Staff Publications

Staff Publications

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    'Staff publications' is the digital repository of Wageningen University & Research

    'Staff publications' contains references to publications authored by Wageningen University staff from 1976 onward.

    Publications authored by the staff of the Research Institutes are available from 1995 onwards.

    Full text documents are added when available. The database is updated daily and currently holds about 240,000 items, of which 72,000 in open access.

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Record number 506858
Title Food Color and Its Impact on Taste/Flavor Perception
Author(s) Spence, Charles; Piqueras-Fiszman, Betina
Source In: Multisensory Flavor Perception: From Fundamental Neuroscience Through to the Marketplace / Piqueras-Fiszman, Betina, Spence, Charles, Amsterdam : Elsevier Inc. Academic Press (Woodhead Publishing Series in Food Science, Technology and Nutrition 298) - ISBN 9780081003510 - p. 107 - 132.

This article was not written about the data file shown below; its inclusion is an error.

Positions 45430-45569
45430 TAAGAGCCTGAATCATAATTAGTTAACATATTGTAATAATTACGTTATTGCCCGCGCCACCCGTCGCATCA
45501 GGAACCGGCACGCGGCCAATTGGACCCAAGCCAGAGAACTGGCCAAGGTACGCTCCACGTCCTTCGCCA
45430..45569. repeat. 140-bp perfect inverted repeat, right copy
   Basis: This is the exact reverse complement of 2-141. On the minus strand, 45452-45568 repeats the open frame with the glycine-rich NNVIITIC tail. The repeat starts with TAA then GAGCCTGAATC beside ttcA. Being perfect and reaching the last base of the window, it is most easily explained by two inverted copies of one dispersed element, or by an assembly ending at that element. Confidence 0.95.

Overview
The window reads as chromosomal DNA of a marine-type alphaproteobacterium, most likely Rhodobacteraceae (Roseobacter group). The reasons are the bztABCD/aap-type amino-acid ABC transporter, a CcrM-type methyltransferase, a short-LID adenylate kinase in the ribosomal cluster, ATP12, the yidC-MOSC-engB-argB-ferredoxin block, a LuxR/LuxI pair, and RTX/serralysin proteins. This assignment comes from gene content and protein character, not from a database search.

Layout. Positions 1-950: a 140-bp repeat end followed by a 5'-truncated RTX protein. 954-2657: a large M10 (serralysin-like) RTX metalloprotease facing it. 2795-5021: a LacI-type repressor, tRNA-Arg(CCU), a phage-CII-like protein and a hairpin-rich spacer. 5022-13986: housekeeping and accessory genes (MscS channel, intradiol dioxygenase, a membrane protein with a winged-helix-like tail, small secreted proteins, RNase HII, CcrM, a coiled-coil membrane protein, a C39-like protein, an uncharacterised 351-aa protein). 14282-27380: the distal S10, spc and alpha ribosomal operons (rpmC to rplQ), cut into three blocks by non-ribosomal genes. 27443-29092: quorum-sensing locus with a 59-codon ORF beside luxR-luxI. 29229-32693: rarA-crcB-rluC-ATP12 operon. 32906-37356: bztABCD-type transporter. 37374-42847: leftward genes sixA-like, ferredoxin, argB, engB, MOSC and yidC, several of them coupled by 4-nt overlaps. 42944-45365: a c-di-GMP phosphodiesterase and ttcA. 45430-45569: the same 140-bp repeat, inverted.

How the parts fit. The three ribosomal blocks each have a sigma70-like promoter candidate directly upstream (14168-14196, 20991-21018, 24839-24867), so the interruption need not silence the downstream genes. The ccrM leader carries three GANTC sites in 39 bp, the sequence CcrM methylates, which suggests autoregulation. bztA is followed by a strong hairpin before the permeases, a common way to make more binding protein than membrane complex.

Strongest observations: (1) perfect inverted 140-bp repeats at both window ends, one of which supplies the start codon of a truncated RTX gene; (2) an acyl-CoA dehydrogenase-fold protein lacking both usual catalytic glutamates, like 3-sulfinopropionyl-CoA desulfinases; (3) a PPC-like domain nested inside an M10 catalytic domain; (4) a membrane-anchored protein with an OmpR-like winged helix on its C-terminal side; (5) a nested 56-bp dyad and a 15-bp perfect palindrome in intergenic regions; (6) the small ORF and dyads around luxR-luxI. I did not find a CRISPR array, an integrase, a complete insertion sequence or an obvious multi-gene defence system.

DOI http://dx.doi.org/10.1016/B978-0-08-100350-3.00006-7
Department(s) Marketing and Consumer Behaviour
WASS
Publication type Peer reviewed book chapter
Publication year 2016
Keyword(s) Expectations - Flavor - Liking - Multisensory - Sensory dominance - Taste - Vision
Abstract

Color is perhaps the single most important product-intrinsic sensory cue when it comes to setting our expectations regarding the likely taste and flavor of food and drink. To date, a large body of research has demonstrated that changing the hue or intensity/saturation of the color of a variety of different food and beverage items exerts a sometimes dramatic impact on the expectations, and often on the subsequent taste/flavor experiences of participants in the lab, as well as consumers under the more naturalistic conditions of everyday life. It is important to note that food colors can have rather different meanings, and hence give rise to differing expectations in these different age groups, not to mention in those from different cultures. By gaining a better understanding of the sensory and hedonic expectations that are elicited by food color in different groups of individuals, researchers are now coming to better understand the various ways in which what we see can modulate the multisensory perception of flavor, and alter our food behaviors.

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